Listen, The Secret to Your Success Is...

  • Posted on: 10 July 2016
  • By: lyanabu

How can being a good listener help you be happier, make others happy, maybe even contribute to world peace?

Listening Well Can Make You Happier

Psychologists have long understood that people are terrible at predicting what will make them happy. If you say, “I will be happy if I … win the lottery, become famous, buy a fancy car”. Even if you achieve that goal, when you look back to assess, most people find they are not as happy as they thought they would be.

However, a study in 2009 out of Harvard University found that there is a way to predict one’s happiness. They set up an experiment with dating:

  1. One group of women looked at pictures of men, and read their bios, and predicted how happy they would be to date that person. This reflects how most online dating apps work.
     
  2. The other group of women talked with other women who had already gone on a date with that man, and then they predicted how satisfied they would feel about their date.

Next, both groups went out on a date with the men.

It turned out that the women who talked with other women were more accurate in their prediction of how enjoyable they actually found those dates.  

So there’s a real value to listen closely to someone who’s already been through something that you aspire to.

That’s the first way that listening is useful – it helps you become happier by virtue of learning something valuable.

Listening to Others Makes Them Happier

When in conversation, do you listen, or do you just wait to talk?”

-- Mia Wallace to Vincent Vega, Pulp Fiction

What makes people happy? Feeling connected. And what makes people feel connected? Feeling like they are being heard.

Last month I went to a party at my friend Rebecca’s house. I was late, so the party was in full swing when I arrived. I had brought a gift, a book, and as I handed it to Rebecca I explained why I had chosen it for her and how I had heard about it. She was in the midst of the party and talking with other people, also it was kind of noisy, so I didn’t expect she had caught all the details I mentioned.

However I was pleasantly surprised to later receive a thank you card from her in which she reiterated my points. She had been listening! Intently, and had remembered what I had said. I was greatly impressed.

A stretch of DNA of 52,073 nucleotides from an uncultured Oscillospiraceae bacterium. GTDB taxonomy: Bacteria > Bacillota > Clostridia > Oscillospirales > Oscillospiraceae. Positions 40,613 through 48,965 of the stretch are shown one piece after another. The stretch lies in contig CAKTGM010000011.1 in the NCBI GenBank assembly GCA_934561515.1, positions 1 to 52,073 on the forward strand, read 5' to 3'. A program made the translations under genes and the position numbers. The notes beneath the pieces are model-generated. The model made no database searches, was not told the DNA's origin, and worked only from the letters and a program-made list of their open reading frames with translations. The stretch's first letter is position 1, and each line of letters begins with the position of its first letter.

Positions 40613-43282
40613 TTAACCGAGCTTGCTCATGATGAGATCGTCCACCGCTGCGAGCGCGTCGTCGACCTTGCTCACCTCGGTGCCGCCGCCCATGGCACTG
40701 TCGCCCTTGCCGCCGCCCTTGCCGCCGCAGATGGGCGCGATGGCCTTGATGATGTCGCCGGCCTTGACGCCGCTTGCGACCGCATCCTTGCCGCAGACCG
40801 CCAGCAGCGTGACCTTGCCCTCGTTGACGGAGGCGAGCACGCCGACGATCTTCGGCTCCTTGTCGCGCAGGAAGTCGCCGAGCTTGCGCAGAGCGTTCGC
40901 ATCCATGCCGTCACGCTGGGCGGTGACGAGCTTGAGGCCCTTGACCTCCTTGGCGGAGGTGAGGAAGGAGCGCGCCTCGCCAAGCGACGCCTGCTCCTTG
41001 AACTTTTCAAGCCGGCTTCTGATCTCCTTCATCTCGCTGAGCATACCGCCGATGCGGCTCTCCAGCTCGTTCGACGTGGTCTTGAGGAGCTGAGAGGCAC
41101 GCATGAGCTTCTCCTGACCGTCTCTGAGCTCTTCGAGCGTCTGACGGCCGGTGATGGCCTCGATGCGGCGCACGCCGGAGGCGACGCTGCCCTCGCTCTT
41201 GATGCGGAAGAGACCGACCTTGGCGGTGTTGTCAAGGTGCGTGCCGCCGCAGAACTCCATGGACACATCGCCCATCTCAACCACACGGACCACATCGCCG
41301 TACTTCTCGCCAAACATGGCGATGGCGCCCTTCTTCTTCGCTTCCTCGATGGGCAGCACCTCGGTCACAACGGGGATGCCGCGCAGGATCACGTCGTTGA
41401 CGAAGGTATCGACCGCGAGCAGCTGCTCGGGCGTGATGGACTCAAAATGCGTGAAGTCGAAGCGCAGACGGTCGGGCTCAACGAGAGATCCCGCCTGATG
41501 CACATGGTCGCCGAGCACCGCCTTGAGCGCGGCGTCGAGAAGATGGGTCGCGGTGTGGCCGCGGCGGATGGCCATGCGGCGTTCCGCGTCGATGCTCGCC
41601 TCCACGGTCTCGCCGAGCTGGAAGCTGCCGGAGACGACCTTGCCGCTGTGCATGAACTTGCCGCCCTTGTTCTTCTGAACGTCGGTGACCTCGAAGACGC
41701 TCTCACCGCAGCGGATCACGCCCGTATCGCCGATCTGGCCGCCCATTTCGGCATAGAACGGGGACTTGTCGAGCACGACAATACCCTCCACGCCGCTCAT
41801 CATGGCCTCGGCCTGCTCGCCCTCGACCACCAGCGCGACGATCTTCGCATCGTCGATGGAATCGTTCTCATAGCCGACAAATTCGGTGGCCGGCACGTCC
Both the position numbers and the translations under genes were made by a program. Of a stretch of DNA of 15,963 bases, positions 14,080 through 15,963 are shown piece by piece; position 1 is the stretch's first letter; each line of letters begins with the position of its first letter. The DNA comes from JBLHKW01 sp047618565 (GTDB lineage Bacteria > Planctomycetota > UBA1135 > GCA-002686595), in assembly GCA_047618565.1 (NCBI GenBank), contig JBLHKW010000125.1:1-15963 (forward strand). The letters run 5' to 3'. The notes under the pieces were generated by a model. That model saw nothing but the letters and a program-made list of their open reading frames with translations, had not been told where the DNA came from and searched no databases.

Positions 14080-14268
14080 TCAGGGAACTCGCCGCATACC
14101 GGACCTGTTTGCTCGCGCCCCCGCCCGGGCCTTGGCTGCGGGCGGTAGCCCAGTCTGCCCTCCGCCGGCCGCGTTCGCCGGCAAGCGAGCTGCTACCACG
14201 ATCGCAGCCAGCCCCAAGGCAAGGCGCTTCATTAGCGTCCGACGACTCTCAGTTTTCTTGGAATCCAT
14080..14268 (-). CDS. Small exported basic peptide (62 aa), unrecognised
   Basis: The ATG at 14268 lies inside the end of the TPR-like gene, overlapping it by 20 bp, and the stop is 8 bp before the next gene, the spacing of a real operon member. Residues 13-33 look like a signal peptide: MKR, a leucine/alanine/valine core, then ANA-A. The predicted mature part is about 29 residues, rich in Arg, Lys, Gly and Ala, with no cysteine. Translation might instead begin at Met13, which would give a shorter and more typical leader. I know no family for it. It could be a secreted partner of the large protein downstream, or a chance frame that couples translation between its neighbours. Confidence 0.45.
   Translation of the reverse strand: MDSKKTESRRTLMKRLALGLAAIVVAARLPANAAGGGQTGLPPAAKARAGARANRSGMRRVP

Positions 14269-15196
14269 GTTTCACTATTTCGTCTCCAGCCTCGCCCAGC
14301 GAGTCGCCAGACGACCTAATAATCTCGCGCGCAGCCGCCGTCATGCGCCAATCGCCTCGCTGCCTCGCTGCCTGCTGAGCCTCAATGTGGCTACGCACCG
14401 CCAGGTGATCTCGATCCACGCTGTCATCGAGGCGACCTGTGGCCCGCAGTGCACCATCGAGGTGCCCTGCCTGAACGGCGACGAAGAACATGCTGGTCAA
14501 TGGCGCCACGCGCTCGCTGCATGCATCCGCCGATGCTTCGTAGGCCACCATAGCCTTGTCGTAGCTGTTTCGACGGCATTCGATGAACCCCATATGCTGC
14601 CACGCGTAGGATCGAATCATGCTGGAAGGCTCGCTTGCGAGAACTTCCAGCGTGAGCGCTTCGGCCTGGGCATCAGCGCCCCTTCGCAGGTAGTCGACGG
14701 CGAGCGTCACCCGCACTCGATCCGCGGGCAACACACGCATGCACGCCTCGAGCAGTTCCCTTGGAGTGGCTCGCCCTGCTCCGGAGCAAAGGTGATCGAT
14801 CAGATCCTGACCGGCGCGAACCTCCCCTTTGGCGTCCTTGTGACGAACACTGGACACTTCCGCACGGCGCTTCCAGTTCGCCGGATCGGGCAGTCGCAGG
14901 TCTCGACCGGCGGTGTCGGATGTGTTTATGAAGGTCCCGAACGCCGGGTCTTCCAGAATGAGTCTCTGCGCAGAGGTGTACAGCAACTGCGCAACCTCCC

Now Rebecca is a hospital chaplain so she has had a lot of experience listening closely. I have other friends who are also counselors and psychiatrists who are great listeners, and I can tell you it is a real treat to be paid attention to, and listened to closely.

What are some ways to show you are listening?

  • Not interrupting
  • Not checking your phone
  • Tamping down the inner monologue

I feel it so rare to have someone focused on you and what you are saying.

Really, world peace?

Now I want to talk about how listening skills can foster peace. What is the key to personal peace? Arguably, having your needs met and feeling balanced. That peaceful, easy feeling then spreads to others -- your community and your world.

When people feel their needs are being met, they stop fighting. Having a voice is a human need, and listening to others is key to understanding the viewpoints of others.

"Understanding comes through communication, and through understanding we find the way to peace.”

– Ralph Smedley, Toastmasters founder

Listening well is an overlooked skill, but it’s an important one, maybe the most important next to gratitude.

There are so many opportunities to practice being a great listener. It can make you happy, it can make others happy, and it can make the world a better place.

Thank you for listening.